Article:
9 Common Misconceptions about Clinical Trial Participation
At Antidote, our mission is to connect patients with medical research opportunities. But one phrase we hear often from patients goes something like this: "Medical research is great, but it's not for me."
Of course, participating in a clinical trial is a serious decision. But while it's important to carefully weigh the pros and cons of taking part, it's also critical to make your decision based on accurate information.
In our recent patient webinar, we shared nine of the most common misconceptions around clinical trials – and the reality behind them – to help you make a well-informed decision when considering your trial options.
Belief: I'll be treated like a guinea pig.
Reality: Many patients are concerned that if they join a clinical trial, they won't be treated with respect as a patient – just as the subject in a trial of an untested medication.
In reality, clinical trials must take several steps to ensure that patients know exactly what a clinical trial will involve before joining. This process is called informed consent, and patients can't join a trial before having the trial thoroughly explained, asking their questions, and signing a form. Patients are also welcome to leave a trial at any time.
In addition, one benefit patients share about clinical trial participation is the opportunity to learn more about their condition and receive personal care from a specialist in their condition. Rather than feeling like a guinea pig, many research participants feel like they're part of the research process.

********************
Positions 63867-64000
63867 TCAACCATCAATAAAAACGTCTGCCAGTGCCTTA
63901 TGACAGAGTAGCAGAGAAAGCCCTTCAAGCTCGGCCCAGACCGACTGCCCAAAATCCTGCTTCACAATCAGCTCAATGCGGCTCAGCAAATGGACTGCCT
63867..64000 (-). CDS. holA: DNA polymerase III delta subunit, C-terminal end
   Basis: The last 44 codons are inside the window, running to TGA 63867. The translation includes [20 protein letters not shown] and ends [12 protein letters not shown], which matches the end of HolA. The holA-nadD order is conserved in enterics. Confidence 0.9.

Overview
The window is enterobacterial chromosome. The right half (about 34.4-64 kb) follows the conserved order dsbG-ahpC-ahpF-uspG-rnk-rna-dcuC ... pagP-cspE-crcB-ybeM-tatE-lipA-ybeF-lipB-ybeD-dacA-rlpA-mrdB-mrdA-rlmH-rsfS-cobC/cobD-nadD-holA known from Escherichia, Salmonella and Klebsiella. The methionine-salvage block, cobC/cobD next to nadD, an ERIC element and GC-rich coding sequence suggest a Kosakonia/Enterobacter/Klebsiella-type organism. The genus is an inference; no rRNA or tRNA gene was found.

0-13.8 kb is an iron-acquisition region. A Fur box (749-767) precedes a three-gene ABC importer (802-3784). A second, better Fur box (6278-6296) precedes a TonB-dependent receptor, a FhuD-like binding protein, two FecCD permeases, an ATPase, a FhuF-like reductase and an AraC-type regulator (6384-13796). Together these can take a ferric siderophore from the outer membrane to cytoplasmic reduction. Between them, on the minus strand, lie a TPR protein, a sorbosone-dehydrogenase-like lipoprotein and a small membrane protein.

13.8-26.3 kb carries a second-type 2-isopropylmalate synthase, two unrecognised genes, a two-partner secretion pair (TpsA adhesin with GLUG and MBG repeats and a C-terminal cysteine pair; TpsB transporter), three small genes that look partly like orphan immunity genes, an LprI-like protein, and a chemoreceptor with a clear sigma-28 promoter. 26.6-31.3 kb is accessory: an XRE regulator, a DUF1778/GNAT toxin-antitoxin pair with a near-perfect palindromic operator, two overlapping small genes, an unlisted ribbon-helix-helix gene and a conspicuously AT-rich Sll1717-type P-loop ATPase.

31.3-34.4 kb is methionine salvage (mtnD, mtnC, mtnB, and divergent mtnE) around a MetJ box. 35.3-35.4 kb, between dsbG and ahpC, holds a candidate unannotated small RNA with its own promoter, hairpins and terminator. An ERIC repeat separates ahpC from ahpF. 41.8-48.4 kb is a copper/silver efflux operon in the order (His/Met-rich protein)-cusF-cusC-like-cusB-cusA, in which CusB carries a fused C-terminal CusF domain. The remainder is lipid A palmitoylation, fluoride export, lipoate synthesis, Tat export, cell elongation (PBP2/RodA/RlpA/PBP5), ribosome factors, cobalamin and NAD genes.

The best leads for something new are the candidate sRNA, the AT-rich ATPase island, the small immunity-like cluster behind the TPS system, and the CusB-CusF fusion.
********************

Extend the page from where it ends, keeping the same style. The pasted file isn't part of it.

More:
Belief: Clinical trials are dangerous because they use untested drugs.
Reality: There is risk associated with any clinical trial. As part of the informed consent process, the study team must explain the specific risks associated with the clinical trial so patients can weigh their options.
Whether or not the drug has been tested in people before depends on the phase of the clinical trial. Before a potential new treatment reaches patients, it's first tested in a lab. This testing can include in vitro (in a test tube), in vivo (animal testing) and computer model testing.
Phase 1 clinical trials are the first phase of human testing trials. These trials typically enroll healthy patients, and only test for safety. These trials are the most likely to offer monetary compensation for participating, and typically enroll 100 participants or less .
Phase II clinical trials enroll patients with the condition and test for both safety and effectiveness in treating symptoms, based on the goal of the trial. They typically enroll a few hundred volunteers.
Phase III trials enroll several hundred to several thousand volunteers, and also last the longest. Knowing the phase of the clinical trial you're interested in can let you know around how many people have already tried the drug. In the informed consent process, you'll hear about side effects patients experienced in previous trials, and you can also ask any questions you have about safety.
Belief: Once I join a trial, I can't change my mind.
Reality: Even after signing an informed consent form, patients are still free to leave a clinical trial at any time, for any reason.